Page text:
in all its futility.  When the US was forced to go off the last vestiges of the Gold Standard in the early 1970s,
      to help pay for the US war in Viet Nam,  it led to violent ups and downs of the stock market until 1982.
                    A Dollar Collapse Could Bring Hyper-Inflation to the US.

             Here inflation becomes "A vicious circle is created in which more and more inflation is created with each
     iteration of the cycle. Although there is a great deal of debate about the root causes of hyperinflation, it becomes
     visible when there is an unchecked increase in the money supply or drastic debasement of coinage, and is often
     associated with wars (or their aftermath), economic depressions, and political or social upheavals. This has most
     often occurred because of excessive money printing. It effectively wipes out the purchasing power of private and
     public savings, distorts the economy in favor of extreme consumption and hoarding of real assets, causes the
     monetary base whether specie or hard currency to flee the country, and makes the afflicted area anathema to
     investment.  The aftermath of hyperinflation is equally complex. As hyperinflation has always been a traumatic
     experience for the area which suffers it, the next policy regime almost always enacts policies to prevent its recurrence.

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                  The 1920s German inflation

Before World War I Germany was a prosperous country, with a gold-backed currency, expanding industry,
    and world leadership in optics, chemicals, and machinery. The German Mark, the British shilling, the French franc,
    and the Italian lira all had about equal value, and all were exchanged four or five to the dollar. That was in 1914. In
    1923, at the most fevered moment of the German hyperinflation, the exchange rate between the dollar and the Mark
    was one trillion Marks to one dollar, and a wheelbarrow full of money would not even buy a newspaper.
        (Source: http://www.pbs.org/wgbh/commandingheights/shared/minitext/ess_germanhyperinflation.html )

            Germany abandoned the gold backing of its currency in 1914. The war was expected to be short, so it was
     financed by government borrowing, not by savings and taxation. In Germany prices doubled between 1914 and
    1919.  Bourgeois habits were very strong. Ordinary citizens worked at their jobs, sent their children to school
     and worried about their grades, maneuvered for promotions and rejoiced when they got them, and generally expected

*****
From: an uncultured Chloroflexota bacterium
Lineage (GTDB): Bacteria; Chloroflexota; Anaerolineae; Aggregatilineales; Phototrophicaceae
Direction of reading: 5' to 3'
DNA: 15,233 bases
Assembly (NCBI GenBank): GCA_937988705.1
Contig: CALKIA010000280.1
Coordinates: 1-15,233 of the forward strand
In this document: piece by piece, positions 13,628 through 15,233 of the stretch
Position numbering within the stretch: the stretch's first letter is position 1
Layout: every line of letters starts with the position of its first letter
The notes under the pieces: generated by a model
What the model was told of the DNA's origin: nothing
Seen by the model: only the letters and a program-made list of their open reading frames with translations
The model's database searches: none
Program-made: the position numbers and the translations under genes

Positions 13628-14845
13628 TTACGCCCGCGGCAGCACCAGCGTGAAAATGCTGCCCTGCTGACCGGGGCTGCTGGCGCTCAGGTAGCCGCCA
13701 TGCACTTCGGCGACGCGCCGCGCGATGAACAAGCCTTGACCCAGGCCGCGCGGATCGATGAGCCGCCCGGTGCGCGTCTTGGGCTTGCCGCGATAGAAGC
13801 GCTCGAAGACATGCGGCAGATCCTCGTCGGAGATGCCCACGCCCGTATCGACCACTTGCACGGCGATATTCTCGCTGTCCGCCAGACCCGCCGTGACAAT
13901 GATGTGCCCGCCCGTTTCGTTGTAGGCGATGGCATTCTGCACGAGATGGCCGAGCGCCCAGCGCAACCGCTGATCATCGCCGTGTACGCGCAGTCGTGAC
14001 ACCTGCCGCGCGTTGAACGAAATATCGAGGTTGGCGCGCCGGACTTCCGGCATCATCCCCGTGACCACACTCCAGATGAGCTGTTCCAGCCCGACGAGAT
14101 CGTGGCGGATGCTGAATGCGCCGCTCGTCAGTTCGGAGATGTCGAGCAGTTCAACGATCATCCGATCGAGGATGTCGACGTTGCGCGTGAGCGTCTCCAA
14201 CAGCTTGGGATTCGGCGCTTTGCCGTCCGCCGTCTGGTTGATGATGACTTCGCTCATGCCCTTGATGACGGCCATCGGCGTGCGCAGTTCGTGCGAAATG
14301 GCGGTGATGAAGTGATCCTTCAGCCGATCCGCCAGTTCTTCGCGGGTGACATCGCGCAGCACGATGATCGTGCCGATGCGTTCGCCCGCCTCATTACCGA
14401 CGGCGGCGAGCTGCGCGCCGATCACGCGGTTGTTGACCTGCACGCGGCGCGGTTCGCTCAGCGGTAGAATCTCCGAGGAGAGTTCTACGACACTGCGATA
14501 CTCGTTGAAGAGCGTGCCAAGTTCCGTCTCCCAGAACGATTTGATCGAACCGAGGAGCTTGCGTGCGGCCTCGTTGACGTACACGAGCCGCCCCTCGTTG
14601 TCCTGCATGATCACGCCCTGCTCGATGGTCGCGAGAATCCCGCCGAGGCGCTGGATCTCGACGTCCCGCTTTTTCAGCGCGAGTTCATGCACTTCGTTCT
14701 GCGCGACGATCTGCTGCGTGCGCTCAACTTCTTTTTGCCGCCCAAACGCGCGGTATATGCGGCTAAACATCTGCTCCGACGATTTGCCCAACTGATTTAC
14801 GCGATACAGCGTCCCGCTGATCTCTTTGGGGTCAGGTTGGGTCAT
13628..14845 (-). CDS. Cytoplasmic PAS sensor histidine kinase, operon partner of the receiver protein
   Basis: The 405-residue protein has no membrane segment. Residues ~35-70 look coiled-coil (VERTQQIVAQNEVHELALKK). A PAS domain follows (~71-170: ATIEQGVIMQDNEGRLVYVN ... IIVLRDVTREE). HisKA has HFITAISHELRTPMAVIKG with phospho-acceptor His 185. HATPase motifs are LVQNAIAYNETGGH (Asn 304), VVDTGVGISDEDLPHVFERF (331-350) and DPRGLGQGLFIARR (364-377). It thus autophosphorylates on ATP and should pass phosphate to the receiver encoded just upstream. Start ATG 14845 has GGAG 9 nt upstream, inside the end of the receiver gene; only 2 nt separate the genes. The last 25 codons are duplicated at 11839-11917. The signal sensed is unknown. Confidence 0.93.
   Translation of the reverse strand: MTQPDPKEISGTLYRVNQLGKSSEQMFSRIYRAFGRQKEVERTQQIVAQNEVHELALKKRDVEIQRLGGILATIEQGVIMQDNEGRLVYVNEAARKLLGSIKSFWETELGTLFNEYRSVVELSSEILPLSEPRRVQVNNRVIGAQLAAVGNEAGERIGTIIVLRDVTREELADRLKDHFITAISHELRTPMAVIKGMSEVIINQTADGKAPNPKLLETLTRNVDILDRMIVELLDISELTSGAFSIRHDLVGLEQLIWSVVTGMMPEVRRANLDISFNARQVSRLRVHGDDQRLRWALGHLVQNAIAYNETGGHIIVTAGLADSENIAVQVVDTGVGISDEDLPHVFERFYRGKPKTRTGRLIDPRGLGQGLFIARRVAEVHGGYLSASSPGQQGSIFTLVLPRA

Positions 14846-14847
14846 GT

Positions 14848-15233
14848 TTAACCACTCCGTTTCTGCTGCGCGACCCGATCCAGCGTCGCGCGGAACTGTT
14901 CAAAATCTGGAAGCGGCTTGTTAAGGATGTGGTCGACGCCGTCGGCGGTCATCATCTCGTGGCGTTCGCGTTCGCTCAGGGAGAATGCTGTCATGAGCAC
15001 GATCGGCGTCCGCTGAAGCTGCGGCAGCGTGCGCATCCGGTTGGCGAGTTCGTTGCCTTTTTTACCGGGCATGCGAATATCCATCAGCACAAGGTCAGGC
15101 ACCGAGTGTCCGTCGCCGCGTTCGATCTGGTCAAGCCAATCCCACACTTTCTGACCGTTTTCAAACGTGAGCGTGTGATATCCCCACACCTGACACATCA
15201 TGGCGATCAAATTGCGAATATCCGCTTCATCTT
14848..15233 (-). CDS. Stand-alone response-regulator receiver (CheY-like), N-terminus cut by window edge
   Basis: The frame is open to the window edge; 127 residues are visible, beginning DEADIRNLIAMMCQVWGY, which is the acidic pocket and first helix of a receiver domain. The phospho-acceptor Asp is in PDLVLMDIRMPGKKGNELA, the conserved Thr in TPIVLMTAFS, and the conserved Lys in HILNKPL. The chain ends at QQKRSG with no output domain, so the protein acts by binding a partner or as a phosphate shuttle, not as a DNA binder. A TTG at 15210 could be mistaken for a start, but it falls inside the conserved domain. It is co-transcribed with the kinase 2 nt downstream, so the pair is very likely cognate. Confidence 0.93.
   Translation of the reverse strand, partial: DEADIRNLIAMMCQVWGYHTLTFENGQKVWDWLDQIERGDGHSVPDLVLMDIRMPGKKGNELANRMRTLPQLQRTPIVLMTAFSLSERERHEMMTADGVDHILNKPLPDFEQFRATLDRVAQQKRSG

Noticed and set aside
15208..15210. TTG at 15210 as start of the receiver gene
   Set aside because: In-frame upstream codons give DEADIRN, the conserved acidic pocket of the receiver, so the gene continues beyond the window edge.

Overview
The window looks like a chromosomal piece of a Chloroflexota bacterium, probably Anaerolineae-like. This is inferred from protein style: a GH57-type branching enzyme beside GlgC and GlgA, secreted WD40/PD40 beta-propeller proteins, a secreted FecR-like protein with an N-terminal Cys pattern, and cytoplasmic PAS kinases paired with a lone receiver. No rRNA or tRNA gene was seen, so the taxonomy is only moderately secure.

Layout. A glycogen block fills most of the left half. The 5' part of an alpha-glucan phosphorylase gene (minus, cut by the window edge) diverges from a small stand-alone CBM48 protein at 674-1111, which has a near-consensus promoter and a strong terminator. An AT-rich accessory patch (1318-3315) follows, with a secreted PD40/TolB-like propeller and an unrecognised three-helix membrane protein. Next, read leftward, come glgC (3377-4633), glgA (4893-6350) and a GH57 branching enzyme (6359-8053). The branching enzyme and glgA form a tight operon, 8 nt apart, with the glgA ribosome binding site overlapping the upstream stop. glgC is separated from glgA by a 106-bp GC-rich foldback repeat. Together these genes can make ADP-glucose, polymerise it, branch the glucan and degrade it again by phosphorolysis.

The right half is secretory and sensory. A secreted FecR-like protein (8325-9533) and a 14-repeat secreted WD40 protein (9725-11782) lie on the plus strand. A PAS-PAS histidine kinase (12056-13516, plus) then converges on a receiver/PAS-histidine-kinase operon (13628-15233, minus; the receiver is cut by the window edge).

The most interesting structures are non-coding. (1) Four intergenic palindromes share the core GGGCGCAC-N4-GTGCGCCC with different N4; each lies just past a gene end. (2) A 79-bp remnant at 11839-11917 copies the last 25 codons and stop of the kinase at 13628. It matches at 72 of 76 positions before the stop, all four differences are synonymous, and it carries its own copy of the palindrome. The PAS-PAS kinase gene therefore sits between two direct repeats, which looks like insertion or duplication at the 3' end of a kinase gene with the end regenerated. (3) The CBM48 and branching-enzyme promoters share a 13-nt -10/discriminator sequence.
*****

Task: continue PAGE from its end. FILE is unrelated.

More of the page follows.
things to get better. But the prices that had doubled from 1914 to 1919 doubled again during just five months in
    1922. Milk went from 7 Marks per liter to 16; beer from 5.6 to 18. There were complaints about the high cost of
     living. Professors and civil servants complained of getting squeezed. Factory workers pressed for wage increases.
     An underground economy developed, aided by a desire to beat the tax collector.

             On June 24, 1922, right-wing fanatics assassinated Walter Rathenau, the moderate, able foreign minister.
     Rathenau was a charismatic figure, and the idea that a popular, wealthy, and glamorous government minister could be
     shot in a law-abiding society shattered the faith of the Germans, who wanted to believe that things were going to be all
     right. Rathenau's state funeral was a national trauma. The nervous citizens of the Ruhr were already getting their money
    out of the currency and into real goods -- diamonds, works of art, safe real estate. Now ordinary Germans began
    to get out of Marks and into real goods.

            It is sometimes argued that Germany had to inflate its currency to pay the war reparations required under
    the Treaty of Versailles, but this is only part of the story. Reparations accounted for about one third of the
    German deficit from 1920 to 1923.  Nonetheless, the government found reparations a convenient scapegoat.
    Other scapegoats included Jewish bankers and foreign speculators became popular political targets.  The inflation
    reached its peak by November 1923, but ended when a new currency (the Rentenmark) was introduced.
    The government stated this new currency had a fixed value, and this was accepted.  Hyperinflation did not directly
    bring about the Nazi takeover of Germany; the inflation ended with the introduction of the Rentenmark and the
    Weimar Republic continued for a decade afterward. The inflation did, however, raise doubts about the
    competence of liberal institutions, especially amongst a middle class, many of whom lost their all their savings.
    Nothing makes me think America would be not be a ripe ground for fascism if this happened.
        (See http://en.wikipedia.org/wiki/Hyperinflation#Root_causes_of_hyperinflation )

    Additional Sources:
     http://www.financialsense.com/fsu/editorials/dorsch/2006/1129.html )





         Dow Down 387; Second Worst Loss of Year

AP -

Wall Street's deepening fears about a spreading credit crunch sent stocks plunging again Thursday, with the Dow Jones industrials extending their series of triple-digit swings and falling more than 380 points.